Scenedesmus sp. is a freshwater microalga with the same habitat as Euglena sp. Based on the work of Elloumi et al.4, Scenedesmus sp. demonstrated optimal growth rate and metabolite production in the salinity treatment of 10 g/L NaCl. The salinity treatment of 10 g/L NaCl resulted in the highest production of carotenoids and chlorophyll, whereas the pigment content of Scenedesmus sp. decreased at high salt concentrations.
Salinity treatment affected the growth of Euglena sp. The growth of Euglena sp. decreased as salinity increased. The culture with 5 g/L salinity treatment exhibited the highest specific growth rate of 0.678 ± 0.479. The Euglena sp. culture in this study can adapt well to the control environment and tolerate the environment with a salinity treatment of 5 g/L. The lowest specific growth rate was found in cultures treated with salinities of 10 and 20 g/L. High salinity can inhibit the division of microalgal cells. A high concentration of salt (NaCl) creates a hypertonic state outside the cell. This condition causes water molecules to flow out of the cell, shrinking the cell and consequently damaging the cell and cellular components. Stress due to salinity can be overcome by microalgae through the production of high amounts of lipids. Hence, the dry weight of microalgae can be increased.16
Harvesting with bioflocculation method allows microalgal harvesting without the addition of chemical flocculants and the reuse of culture media without additional treatment; thus, this method is believed to be environmentally friendly because the harvested residual water free from chemicals can be reused or disposed of without the need for high-cost management.17 Branyikova et al.6 stated that the flocculation of Skeletonema sp. can induce flocculation in other microalgal species.
The data from the bioflocculation experiment showed that the highest flocculation power was found in the mixture of Euglena sp. salinity treatment of 20 g/L and Skeletonema sp. with a flocculation ratio of 1:1 (94.31%), and the lowest was observed in the mixture of control treatment and Skeletonema sp. with a flocculation ratio of 1:0.25 (80.89%). Each salinity treatment showed a trend, that is, the increase in salinity can decrease the precipitation percentage. These results followed the research findings of Salim et al17, suggesting that sedimentation will increase along with the ratio of microalgal flocculants during mixing. Skeletonema sp. is a flocculant microalga triggered by the EPS substances it produces. Thus, it can induce faster sedimentation than non-flocculating microalgae. When the culture of Euglena sp. and Skeletonema sp. was mixed, the EPS excreted by Skeletonema sp. bound Euglena sp. with a bridging mechanism; then, a net formed by the flocculant microalgae caught the Euglena sp. cells, resulting in floc formation at the bottom of the medium.12 The salinity significantly differed between the control and 20 g/L salinity treatment. This finding was caused by the increased production of EPS in Skeletonema sp. cells due to the high salinity of the Euglena sp. culture. The process of EPS synthesis by microalgal cells is influenced by many factors, such as light, temperature, culture aeration, culture age, nutrient availability, nutrient type, and salinity. Therefore, proper adjustment of culture conditions can promote EPS synthesis.15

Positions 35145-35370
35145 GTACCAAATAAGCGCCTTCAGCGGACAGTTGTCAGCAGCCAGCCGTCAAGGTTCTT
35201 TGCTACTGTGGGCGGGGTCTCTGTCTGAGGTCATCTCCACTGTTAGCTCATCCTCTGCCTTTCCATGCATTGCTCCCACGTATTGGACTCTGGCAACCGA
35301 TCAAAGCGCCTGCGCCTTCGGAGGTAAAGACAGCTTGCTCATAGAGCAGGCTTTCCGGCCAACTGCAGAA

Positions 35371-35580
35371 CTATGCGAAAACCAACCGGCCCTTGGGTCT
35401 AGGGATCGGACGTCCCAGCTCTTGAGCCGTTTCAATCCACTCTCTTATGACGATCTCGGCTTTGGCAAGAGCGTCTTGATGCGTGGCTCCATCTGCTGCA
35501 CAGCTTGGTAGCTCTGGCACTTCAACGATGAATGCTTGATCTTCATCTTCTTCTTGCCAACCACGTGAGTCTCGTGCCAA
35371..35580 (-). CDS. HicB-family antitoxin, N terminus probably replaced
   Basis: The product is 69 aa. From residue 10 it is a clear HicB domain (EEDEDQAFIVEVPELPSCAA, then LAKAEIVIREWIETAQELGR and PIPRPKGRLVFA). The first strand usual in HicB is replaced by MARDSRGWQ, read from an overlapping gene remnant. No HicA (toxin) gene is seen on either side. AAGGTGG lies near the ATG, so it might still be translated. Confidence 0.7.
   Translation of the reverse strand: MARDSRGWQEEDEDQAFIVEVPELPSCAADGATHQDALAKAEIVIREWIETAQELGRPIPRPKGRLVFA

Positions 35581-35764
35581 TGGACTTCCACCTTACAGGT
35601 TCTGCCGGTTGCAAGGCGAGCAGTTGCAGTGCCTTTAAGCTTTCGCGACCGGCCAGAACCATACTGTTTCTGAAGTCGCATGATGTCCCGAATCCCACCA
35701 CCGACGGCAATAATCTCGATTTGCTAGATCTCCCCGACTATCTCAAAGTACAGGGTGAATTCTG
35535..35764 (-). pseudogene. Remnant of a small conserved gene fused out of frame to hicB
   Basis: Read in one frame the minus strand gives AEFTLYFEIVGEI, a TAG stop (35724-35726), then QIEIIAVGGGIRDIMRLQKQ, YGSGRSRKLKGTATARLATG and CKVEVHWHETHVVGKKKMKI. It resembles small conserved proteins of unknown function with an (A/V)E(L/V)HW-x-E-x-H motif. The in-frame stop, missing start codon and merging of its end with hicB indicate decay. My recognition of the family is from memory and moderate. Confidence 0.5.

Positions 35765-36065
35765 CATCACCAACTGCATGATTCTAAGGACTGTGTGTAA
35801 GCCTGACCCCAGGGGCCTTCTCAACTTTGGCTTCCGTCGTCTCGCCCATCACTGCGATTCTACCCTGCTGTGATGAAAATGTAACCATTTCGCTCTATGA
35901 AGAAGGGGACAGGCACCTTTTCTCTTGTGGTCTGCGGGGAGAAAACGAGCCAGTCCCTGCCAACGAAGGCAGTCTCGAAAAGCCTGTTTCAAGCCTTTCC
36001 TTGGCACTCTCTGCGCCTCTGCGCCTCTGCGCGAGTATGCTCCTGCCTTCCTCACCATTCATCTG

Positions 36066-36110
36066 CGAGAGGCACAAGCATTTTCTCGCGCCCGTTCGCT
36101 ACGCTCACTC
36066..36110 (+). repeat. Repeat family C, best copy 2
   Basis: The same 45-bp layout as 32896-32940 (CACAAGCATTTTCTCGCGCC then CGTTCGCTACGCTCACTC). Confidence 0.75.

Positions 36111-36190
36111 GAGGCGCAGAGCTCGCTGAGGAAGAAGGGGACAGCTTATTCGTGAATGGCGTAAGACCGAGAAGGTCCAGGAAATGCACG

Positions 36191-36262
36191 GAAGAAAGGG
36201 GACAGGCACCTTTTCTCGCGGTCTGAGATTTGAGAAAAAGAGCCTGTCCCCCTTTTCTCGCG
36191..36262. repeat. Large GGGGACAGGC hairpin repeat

All salinity treatments had higher mean lipid contents than the control treatments at each flocculation ratio. The graphs for the 5, 10, and 20 g/L salinity treatments showed higher lipid contents than the control treatment. The graph increased when salinity increased but decreased with the 20 g/L salinity treatment. The 10 g/L salinity treatment induced the highest lipid content. This finding may be caused by stress due to salinity, which resulted in stress on microalgal cells. Thus, microalgal cells can produce higher lipids as stress metabolites. Salinity can damage microalgal cells at very high concentrations, but an optimal stress can increase lipid production. The 10 g/L salinity treatment was the optimal stress. Therefore, it can trigger productive oxidative stress in cells. Under unfavorable environmental conditions, several microalgal species synthesize large numbers of lipids, such as triacylglycerol (TAG). The increase in neutral lipid content in algal cells is an adaptation mechanism that allows algae to respond to increased osmotic pressure and maintain fluidity and cell membrane integrity under high NaCl concentrations. When subjected to NaCl stress, the pattern of lipid synthesis changes, but photosynthesis and assimilation of carbon elements continue, which increases the level of TAG synthesized and stored in the cytoplasm in the form of oil droplets.18
The highest and lowest cell lipid contents were observed at the ratios of 1:1 and 1:0.25, respectively. The lipid content increased with the increase in the ratio of mixed bioflocculants. Cultures with the addition of other microalgae have the potential to produce more lipids. This diversity increases the efficiency of using photosynthetically active radiation, thereby increasing the productivity of primary cultures. Lipid production from biomass will increase when primary productivity increases. Mixed culture also increases the nutrient use efficiency in culture, thereby creating nutrient stress